Site Selection Criteria in Retail

There is no such thing, such as a “Perfect site” in retailing. Retailers must decide which attributes are the most important to their business. Let’s summarize the key criteria critical to the site selection decision in retailing.

  1. Sales potential for the site. The demographic, economic, and competition factors and strategies by which management hopes to create a competitive advantage determine the estimate of sales for a site. Growth potential should be a basic consideration in the evaluation of the sales potential.
  2. Accessibility to the site. Automobile and public transportation access to the site and adequate parking may well be defining criteria. There may be a number of barriers to the target market seeing the site as accessible. The barriers may be geographical, such as mountains or rivers. They may be psychological, such as the perceived quality of the neighbor hoods that customers must travel through. Barriers are often man made, such as one way frontage roads, bridges, clover leafs, and long term public works construction projects.
  3. Pedestrian accessibility at the site. The site must provide reasonable actual and perceived access to the store. Traffic patterns within malls or on city streets can help or hinder pedestrian access. The storefronts can intimidate or encourage entry. Neighboring stores can bring potential customers near or drive them away. Have you ever watched customers turn away when they have to try to get to a store through a group of teens waiting in line to get tickets to the movie in the mall?
  4. Synergies from nearby stores. We discussed image transference as either a help or a hindrance to drawing traffic to the store. There is cumulative attraction when business can draw more customers together than they could individually. That is why auto dealers will tend to locate where shoppers can visit each of them in a single trip. In a shopping center a group of complementary stores such as apparel and accessories benefit from being near one have similar retailing strategies on dimensions of merchandise quality and price lines, service quality and store atmosphere. Technology is providing new ways to fine-tune the site evaluation process in terms of the architectural fit with neighboring stores. How the store and its exterior design mesh with the neighboring stores is a concern. Advanced computer imaging allows the retailer to see how the storefront will look in the area before construction or moving begins.
  5. Site economics. Leasing and occupancy terms. The terms of the lease or purchase contracts have critical implications for the retailers. In a recent survey of retail managers, leasing options and terms were expressed as among their top concerns. Occupancy rates in the immediate or surrounding vicinity also have important implications to retail managers. For example, lower occupancy rates may improve your ability to negotiate a more favorable lease because the developer is anxious to fill vacant space; but low occupancy may signal poor access, poor market variables, or poor management relations with the center owner /developer. Further more, even if the vacant space; but low occupancy may signal poor economic viability in the market, too much vacancy can be an open door to a competitor. In fact, if the vacant space is sufficient, it can quickly be occupied by a competitor that you did not anticipate. The full range of the costs of occupancy must be considered. Local taxes, maintenance costs, renovation costs, utilities, as well as the cost to rent or own are all critical factors.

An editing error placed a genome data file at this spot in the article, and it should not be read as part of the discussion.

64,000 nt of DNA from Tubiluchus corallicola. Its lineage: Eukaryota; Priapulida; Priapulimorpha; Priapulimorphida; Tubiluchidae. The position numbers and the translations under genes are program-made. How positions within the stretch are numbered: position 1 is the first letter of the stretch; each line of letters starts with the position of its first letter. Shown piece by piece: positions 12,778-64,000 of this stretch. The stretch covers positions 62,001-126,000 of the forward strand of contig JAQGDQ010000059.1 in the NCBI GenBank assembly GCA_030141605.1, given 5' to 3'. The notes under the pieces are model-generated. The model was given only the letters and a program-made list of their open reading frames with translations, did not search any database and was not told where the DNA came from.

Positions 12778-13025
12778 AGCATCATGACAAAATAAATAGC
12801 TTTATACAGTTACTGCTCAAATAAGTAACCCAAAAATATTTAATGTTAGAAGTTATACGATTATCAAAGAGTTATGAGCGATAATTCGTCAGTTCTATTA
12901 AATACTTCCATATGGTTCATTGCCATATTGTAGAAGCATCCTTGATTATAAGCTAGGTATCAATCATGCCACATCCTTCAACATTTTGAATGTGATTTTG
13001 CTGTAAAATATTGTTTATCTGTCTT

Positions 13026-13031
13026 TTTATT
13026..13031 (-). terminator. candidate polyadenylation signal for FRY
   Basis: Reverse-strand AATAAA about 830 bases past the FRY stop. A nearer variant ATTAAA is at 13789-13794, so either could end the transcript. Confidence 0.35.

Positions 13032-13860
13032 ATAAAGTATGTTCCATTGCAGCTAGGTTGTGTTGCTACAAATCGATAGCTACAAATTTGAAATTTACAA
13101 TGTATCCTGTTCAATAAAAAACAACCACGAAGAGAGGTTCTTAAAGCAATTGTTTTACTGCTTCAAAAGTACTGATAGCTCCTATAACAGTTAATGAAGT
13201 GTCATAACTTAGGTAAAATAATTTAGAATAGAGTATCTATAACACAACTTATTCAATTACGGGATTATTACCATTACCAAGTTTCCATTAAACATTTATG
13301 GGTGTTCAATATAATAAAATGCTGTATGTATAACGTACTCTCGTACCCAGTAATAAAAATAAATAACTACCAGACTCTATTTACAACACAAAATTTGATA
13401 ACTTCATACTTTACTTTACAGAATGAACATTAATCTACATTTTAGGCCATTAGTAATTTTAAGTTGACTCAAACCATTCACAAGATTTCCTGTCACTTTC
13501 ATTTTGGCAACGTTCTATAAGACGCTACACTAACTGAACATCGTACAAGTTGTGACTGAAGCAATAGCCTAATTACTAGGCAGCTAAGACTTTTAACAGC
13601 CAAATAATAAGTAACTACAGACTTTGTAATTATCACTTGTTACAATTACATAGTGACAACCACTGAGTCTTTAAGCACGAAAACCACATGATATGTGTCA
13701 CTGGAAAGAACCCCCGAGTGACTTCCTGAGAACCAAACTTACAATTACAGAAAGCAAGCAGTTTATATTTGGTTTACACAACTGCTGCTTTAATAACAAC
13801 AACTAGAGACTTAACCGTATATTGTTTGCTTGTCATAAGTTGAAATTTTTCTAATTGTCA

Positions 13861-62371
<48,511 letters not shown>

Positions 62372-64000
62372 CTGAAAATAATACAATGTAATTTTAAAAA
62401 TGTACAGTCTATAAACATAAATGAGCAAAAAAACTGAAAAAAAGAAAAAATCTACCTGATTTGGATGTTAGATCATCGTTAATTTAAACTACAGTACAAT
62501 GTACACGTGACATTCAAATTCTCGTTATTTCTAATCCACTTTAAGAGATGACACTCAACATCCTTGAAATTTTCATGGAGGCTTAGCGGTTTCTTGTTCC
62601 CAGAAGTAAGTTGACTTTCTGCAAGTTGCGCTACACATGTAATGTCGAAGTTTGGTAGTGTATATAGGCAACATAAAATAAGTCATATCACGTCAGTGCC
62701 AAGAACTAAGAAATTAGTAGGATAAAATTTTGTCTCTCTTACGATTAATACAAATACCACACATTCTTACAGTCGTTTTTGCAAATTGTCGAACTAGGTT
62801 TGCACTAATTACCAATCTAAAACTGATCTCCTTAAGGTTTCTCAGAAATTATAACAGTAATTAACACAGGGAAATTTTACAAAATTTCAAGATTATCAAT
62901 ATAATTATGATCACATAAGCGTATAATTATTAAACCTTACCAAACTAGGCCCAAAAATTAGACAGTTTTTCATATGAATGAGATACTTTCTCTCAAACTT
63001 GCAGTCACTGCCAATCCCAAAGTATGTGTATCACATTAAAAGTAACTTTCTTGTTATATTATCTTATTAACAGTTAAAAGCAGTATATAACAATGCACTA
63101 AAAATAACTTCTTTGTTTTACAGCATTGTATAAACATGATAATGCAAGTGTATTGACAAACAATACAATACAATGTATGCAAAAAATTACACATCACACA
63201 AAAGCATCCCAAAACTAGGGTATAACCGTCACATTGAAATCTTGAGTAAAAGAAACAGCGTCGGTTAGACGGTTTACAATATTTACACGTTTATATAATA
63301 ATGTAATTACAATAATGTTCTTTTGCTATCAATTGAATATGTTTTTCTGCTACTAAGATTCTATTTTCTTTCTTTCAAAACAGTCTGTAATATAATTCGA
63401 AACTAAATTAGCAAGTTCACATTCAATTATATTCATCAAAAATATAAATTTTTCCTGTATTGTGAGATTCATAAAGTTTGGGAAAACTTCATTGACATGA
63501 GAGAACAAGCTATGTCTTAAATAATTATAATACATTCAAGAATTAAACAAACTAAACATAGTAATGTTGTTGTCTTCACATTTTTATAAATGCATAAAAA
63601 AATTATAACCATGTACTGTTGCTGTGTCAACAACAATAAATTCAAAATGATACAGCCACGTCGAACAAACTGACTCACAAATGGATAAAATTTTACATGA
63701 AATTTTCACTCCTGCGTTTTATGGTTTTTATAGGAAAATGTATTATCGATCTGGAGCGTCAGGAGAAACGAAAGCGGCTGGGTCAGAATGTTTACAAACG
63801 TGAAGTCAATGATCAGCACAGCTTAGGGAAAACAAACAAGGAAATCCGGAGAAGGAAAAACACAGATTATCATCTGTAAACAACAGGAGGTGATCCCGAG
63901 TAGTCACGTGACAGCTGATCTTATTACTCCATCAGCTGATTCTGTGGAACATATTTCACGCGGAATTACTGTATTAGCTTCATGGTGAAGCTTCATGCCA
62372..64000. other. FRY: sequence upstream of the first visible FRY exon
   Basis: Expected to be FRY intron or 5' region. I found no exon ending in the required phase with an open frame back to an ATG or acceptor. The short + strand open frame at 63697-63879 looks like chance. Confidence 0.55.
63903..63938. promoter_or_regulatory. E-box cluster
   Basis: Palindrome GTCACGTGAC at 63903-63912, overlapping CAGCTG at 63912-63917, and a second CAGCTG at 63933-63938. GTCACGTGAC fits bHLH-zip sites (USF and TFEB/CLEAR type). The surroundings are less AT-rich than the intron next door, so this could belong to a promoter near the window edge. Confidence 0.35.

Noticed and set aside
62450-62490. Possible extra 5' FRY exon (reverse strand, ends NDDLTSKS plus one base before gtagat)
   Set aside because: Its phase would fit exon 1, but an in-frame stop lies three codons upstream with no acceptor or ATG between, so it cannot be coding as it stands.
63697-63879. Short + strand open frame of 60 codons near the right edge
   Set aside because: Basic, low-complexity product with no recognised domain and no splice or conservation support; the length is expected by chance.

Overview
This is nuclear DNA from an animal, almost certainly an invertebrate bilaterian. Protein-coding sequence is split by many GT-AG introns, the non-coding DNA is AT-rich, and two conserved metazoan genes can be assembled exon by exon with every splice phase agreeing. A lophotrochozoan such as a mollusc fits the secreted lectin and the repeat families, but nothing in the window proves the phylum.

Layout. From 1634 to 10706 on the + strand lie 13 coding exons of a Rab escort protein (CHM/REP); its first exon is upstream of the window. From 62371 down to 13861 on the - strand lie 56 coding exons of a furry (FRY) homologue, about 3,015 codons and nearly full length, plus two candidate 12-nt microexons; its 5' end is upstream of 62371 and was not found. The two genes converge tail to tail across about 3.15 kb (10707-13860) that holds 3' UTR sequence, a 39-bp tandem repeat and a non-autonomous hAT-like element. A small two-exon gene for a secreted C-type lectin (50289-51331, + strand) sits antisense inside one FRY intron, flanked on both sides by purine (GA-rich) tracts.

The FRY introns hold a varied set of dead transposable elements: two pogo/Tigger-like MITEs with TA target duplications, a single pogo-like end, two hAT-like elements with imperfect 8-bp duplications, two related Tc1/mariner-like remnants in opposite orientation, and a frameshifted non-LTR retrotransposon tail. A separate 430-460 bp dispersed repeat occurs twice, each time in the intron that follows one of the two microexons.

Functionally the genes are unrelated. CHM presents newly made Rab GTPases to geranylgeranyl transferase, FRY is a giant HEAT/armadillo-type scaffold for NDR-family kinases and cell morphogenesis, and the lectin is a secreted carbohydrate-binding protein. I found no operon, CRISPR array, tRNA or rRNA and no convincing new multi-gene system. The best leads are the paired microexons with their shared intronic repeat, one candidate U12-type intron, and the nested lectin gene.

6. Legal and political environment. Increasingly, the legal and political environment is an important consideration in site location decisions. Changes in zoning laws, taxing districts, and road maintenance projects can threaten the long run viability of a specific site.
  7. Physical features. The physical features of the site and neighboring area must not be overlooked. Whether it is raw land or an existing building, the physical dimensions of the site must fit your needs. Gap, for example, has adopted a standard layout for all its stores to simplify shelving, checkout, stock room, and merchandise display needs. Consequently if a site will not accommodate this predetermined configuration it is abandoned. The size and shape of a site, visibility of a site for signs, age of surrounding buildings , traffic flows by time of day, traffic turning patterns, and number of traffic lanes have critical implications to factors such as access, number of cars that can be parked or room for future expansion. Condition of building or rental space, visibility from the street, disabled and delivery access, parking lot condition and size, and interior decor must also be considered. A site that is functional today may not be functional tomorrow as your business expands. As an area grows, you need to be able to access whether or not the existing streets, highways, and intersections will accommodate the expanded vehicular traffic. The close proximity of older buildings may suggest that furniture development is unlikely or that the area is suffering from economic decline. Close attention to zoning must be paid when evaluating the physical features of a proposed site.

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